SPCA New Zealand
Advice & welfare

Is a cat the right companion animal for you?

Cats can make delightful pets, but before you decide to take on this new responsibility, please look into and consider carefully the needs of cats and remember that these animals will rely on you to meet their needs every day of the year.

The average life-span of cats is around 15 years but can be much longer.

Cats need companionship but the right kind depends on the cat. Some cats love human companionship and need a lot of time and attention from their humans. Other cats like the companionship of other cats and some even like to have companions of other species, such as dogs.

Cats should be desexed. Cats are prolific breeders, so it is essential for your cat to be desexed to prevent pregnancies and unwanted cats. There are not enough homes for all the companion cats already in New Zealand, so please do not breed any more and remember that cats can reproduce from a very early age (as early at 4 months of age!).“Desexing also brings a range of health and behavioural benefits.

Cats need a secure living environment with lots of enrichment. Cats are generally active (particularly when young) and need opportunities daily to run, jump, scratch, stretch, chase, pounce, and climb.

Responsible animal ownership is more than just having the right equipment. Cats need daily care, good nutrition, lots of attention, and regular veterinary care. The time and money involved in looking after cats is an important commitment that should be carefully considered prior to taking on the responsibility.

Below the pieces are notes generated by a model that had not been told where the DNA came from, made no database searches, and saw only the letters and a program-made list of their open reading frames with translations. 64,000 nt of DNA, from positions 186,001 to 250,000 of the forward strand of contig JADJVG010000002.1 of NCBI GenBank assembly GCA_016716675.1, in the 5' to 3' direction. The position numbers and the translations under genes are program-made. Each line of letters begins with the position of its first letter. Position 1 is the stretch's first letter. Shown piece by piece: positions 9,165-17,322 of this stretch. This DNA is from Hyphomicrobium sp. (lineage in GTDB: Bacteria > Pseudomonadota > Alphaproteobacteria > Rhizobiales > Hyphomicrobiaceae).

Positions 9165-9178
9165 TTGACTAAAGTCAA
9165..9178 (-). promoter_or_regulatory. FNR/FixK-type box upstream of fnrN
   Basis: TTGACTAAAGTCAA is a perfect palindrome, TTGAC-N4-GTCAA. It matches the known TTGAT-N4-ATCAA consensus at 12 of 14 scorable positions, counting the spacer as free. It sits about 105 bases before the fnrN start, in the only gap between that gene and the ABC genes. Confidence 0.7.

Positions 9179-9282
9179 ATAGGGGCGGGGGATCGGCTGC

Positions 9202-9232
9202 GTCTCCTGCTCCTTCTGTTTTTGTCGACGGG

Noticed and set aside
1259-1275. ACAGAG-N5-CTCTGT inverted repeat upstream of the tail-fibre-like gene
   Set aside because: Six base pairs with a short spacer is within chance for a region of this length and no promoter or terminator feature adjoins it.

If you do decide to bring a cat into your home, please consider rehoming a cat from the SPCA or another animal welfare organisation. There are more companion cats without permanent homes in New Zealand than there are homes available, and breeding irresponsibly or for profit makes the situation worse.

Your legal obligations to care for your cat

Under the Animal Welfare Act 1999, you are legally required to provide the following:

  • Proper and sufficient food and water
  • Adequate shelter
  • The opportunity to display normal patterns of behaviour
  • Protection from, and rapid diagnosis of, any significant injury or distress
  • Protection from distress and pain

It is an offence under the Animal Welfare Act to abandon a cat.

For detailed information on legal obligations, please refer to the Code of Welfare for Cats. The code is accessible for download on the Ministry for Primary Industries website.

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